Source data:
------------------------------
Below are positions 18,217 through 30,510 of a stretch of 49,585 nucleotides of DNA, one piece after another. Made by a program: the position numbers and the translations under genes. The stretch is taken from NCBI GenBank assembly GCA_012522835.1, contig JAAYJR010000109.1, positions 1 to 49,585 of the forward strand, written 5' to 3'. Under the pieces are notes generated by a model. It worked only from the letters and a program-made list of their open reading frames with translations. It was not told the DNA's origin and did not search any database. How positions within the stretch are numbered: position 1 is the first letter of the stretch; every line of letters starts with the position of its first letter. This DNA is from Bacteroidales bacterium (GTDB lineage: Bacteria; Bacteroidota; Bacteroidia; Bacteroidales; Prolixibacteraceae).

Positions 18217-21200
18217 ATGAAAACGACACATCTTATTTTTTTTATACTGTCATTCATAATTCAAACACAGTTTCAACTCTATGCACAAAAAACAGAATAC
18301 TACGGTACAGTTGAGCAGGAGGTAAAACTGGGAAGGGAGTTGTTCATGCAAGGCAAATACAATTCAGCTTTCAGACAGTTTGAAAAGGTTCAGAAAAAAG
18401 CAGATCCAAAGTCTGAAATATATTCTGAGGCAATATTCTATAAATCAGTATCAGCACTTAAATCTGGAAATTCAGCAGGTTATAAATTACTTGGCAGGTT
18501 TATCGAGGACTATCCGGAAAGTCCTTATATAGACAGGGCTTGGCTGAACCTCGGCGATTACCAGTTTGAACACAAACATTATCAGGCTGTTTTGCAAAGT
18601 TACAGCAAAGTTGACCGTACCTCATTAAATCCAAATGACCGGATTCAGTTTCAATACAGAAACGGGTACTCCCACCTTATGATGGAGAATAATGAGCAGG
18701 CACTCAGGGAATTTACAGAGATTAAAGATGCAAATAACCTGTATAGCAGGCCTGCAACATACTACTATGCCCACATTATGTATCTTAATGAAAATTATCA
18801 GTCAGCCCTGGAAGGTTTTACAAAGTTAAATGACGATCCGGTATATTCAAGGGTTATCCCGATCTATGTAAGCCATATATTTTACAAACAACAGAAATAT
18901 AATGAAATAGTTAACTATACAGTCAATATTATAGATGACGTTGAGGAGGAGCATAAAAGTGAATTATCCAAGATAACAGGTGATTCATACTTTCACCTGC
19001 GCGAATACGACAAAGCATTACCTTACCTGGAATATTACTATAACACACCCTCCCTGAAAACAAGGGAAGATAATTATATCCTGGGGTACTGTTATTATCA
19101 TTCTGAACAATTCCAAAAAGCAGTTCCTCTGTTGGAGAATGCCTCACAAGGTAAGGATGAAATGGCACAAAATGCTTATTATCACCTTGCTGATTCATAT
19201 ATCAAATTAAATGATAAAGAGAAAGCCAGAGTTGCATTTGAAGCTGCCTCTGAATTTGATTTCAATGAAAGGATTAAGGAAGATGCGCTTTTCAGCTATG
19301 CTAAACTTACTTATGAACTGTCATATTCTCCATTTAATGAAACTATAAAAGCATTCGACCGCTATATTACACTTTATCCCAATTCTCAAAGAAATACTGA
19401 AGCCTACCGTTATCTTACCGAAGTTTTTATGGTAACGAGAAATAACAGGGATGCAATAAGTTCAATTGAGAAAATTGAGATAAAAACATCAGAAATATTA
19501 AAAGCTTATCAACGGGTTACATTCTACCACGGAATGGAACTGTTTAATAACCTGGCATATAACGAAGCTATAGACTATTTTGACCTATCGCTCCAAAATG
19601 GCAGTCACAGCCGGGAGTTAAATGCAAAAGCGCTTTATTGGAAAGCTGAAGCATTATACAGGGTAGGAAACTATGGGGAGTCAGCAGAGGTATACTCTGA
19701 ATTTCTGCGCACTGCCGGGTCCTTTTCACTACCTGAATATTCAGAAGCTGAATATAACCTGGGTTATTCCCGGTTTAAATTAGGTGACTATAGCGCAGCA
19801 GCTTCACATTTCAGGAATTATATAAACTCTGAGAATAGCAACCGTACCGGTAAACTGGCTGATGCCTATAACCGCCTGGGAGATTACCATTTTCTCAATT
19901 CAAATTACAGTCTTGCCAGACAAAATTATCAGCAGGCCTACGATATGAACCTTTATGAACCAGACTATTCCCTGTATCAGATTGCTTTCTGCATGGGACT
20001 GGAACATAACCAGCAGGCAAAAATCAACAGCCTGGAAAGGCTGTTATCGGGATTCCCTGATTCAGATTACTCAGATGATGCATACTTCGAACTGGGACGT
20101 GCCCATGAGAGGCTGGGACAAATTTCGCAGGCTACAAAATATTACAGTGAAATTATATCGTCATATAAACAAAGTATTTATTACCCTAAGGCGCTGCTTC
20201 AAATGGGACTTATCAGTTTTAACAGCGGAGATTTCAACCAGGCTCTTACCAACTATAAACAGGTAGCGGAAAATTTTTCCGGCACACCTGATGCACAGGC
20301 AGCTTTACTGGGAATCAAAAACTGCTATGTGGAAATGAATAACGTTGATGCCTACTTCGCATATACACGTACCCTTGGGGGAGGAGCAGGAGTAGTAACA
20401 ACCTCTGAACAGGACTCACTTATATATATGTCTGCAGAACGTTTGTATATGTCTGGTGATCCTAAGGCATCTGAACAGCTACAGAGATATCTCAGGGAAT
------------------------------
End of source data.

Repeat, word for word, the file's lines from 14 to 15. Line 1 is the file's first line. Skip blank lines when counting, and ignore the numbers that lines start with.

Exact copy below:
19301 CTAAACTTACTTATGAACTGTCATATTCTCCATTTAATGAAACTATAAAAGCATTCGACCGCTATATTACACTTTATCCCAATTCTCAAAGAAATACTGA
19401 AGCCTACCGTTATCTTACCGAAGTTTTTATGGTAACGAGAAATAACAGGGATGCAATAAGTTCAATTGAGAAAATTGAGATAAAAACATCAGAAATATTA